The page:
How many subscriptions do you pay for? Be sure to count not just magazines and newspapers but also services (warranties, computer virus protection, cell phone contract, ISP, etc.), memberships (gyms, fan clubs, business associations), and entertainment packages (Netflix, cable or satellite, online game sites, etc.) Count anything for which you are billed on a regular basis, other than housing and utilities. The number might be higher than you think. And it’s likely that the total cost is higher than you think, too, especially if you make automatic payments. If subscriptions are costing more than you would like, consider these methods for determining which ones to cut out when you cut costs:
First, consider whether the subscription actually makes you more money than what you spend on it. My weekend newspaper subscription does, because I clip and use a lot of coupons. So does my high-speed Internet access, which I use for earning money. Some magazines offer free subscriptions; others offer enough coupons and money-making/money-saving ideas that they pay for themselves. Does your specialty business magazine keep you updated on news in your industry? Acting on that information may help you increase your earning potential.
Be careful about counting service contracts as money savers. As with many warranties, you may be better self-insuring. Yes, you could save hundreds – even thousands – on an emergency repair if you have a service contract, but you are more likely to go several months or even years without needing the service. (Companies wouldn’t offer service contracts if they didn’t make money on the regular payers who never use the service.) Find out if you can pay a per-use fee for repairs or technical service; if you can, it might be better than keeping up a “subscription” you may never use.
Talk with members of your household and nearby friends you to be sure you aren’t duplicating subscriptions. A friend recently told me that her household subscribes to more than a dozen magazines and that they get two subscriptions to their favorites so that more than one person can read them at the same time. I know that periodicals can become outdated quickly, but not so quickly that you can’t wait a few hours until someone else reads them! The same goes for online services – if you can share one subscription among family members, do so.
Consider eliminating subscriptions with similar content. When I had my first baby, I signed up for two or three free baby magazines. They were so much alike that I still can’t tell you which one was which. Had I been paying for them, I would have cancelled all but one. If you find some of your subscriptions starting to look too much alike, choose your favorite and cancel the rest. You can always buy a single issue of the newspaper if your son’s picture appears in the one you don’t get or pick up a single magazine at the grocery store checkout if it has a particularly interesting feature.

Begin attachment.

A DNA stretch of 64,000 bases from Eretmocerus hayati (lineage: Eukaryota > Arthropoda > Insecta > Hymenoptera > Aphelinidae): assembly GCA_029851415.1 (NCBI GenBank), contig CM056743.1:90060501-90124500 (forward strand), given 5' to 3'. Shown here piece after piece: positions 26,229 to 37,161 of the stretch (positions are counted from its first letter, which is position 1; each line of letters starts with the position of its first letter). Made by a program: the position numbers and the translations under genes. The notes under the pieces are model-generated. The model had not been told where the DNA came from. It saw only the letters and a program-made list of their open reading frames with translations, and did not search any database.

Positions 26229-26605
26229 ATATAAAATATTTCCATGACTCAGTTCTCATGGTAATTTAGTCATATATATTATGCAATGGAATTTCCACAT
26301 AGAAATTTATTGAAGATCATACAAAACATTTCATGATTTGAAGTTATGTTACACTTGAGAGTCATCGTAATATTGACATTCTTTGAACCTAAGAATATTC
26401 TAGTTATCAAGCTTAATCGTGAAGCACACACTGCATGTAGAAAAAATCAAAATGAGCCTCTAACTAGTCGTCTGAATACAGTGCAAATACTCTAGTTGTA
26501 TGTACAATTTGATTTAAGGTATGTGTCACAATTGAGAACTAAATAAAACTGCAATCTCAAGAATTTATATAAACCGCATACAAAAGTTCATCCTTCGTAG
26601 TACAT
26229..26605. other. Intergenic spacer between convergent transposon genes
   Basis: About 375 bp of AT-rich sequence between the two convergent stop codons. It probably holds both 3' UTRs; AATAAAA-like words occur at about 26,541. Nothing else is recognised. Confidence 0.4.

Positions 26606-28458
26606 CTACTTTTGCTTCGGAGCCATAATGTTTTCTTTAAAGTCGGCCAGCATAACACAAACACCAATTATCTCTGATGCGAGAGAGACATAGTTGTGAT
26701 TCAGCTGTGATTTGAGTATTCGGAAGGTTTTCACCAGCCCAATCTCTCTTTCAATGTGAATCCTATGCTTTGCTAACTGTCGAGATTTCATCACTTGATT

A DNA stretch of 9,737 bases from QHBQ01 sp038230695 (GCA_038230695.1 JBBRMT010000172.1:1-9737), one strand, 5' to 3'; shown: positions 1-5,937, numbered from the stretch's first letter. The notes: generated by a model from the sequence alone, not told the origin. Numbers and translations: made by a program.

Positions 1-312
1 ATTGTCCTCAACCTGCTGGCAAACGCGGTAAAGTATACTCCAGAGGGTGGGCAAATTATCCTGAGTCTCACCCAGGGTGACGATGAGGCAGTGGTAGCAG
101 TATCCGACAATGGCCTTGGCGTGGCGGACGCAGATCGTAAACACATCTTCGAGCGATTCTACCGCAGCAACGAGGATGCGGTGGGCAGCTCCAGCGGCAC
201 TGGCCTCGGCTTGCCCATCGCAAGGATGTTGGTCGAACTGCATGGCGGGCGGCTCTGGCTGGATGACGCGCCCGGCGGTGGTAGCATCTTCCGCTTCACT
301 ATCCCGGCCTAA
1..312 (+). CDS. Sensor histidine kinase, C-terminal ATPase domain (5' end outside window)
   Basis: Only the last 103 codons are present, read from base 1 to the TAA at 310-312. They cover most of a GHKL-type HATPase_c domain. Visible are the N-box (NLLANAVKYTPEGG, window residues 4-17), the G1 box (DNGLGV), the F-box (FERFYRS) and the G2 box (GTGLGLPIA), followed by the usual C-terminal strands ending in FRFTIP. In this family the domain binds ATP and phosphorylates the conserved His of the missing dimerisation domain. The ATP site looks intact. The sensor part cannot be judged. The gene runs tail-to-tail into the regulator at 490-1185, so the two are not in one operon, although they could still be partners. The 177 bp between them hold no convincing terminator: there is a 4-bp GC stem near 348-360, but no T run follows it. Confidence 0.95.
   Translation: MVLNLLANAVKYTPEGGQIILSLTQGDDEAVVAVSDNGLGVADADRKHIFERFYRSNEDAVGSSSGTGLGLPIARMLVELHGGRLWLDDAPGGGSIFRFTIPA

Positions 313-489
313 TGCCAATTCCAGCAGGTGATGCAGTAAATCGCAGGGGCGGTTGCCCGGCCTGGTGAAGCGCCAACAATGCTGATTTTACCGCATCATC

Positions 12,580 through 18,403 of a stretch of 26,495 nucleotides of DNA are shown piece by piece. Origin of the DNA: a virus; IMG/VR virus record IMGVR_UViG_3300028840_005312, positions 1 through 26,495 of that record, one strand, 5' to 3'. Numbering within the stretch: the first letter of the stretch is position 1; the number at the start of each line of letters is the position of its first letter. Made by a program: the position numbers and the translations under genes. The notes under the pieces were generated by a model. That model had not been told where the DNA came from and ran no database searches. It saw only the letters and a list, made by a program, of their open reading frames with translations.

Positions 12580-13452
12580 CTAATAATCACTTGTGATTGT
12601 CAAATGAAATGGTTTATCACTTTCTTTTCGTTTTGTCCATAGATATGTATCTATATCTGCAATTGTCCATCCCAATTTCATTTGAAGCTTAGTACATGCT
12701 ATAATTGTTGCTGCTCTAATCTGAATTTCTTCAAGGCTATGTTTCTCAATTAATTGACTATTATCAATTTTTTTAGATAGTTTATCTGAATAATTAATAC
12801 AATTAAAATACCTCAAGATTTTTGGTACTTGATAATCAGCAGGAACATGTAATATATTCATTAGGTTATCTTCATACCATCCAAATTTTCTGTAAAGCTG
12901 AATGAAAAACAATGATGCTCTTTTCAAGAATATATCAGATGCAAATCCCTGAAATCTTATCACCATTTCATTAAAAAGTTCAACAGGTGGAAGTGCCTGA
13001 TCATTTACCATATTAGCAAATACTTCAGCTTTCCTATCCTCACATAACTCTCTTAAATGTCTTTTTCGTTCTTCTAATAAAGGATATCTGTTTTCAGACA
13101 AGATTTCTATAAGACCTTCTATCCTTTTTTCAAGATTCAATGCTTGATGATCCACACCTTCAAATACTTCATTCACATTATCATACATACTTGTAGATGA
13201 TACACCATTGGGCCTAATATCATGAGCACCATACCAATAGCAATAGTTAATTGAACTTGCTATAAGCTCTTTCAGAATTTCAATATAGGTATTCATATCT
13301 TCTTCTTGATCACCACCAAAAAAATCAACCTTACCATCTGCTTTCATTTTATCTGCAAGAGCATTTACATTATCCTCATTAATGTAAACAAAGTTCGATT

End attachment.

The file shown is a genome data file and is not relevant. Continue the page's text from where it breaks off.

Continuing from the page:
If you maintain a subscription for certain times of the year – for example, keeping expanded cable only to watch the NFL Channel during football season- it might be worth the disconnect/reconnect fees to subscribe only during that time. If you can, choose shorter subscription lengths for subscriptions of seasonal interest; the lower rates for longer time periods are beneficial only if you are sure you will still want the same subscription continuously for the next several years.
You may also get more enjoyment out of your subscriptions if you cut down on the number of them. For example, simultaneous membership to several online game sites might give you access to more games, but you still have only a set amount of time to play each month. Consider subscribing to one at a time and getting as much play value out of each site before you move on to another site with different games.
Before buying a higher level of subscription, look closely at what additional benefits you receive. Will you really read all those personalized reports or go to those VIP events? If not, keep your regular subscription. If you’re not sure, give yourself a set amount of time to try out the extras. At the end of your trial, be honest with yourself about whether you have used and truly enjoyed the extra benefits. Ask if they’re worth the extra expense. If not, return to a regular subscription.
Finally, if you really want to cut back on your subscription expenses but don’t want to cut out any of your favorite subscriptions, consider asking for a renewal as a gift. It’s possible that your loved ones already considered giving you a subscription but changed their minds because they don’t know what you already receive or whether you have renewed your subscription recently.
Subscriptions you purchase should be something you enjoy and use regularly. If you find that they have become yet another obligation, it’s definitely time to cut down on them. You shouldn’t have to keep on paying for something if you no longer find it interesting or helpful.
Image courtesy of Eric Rice
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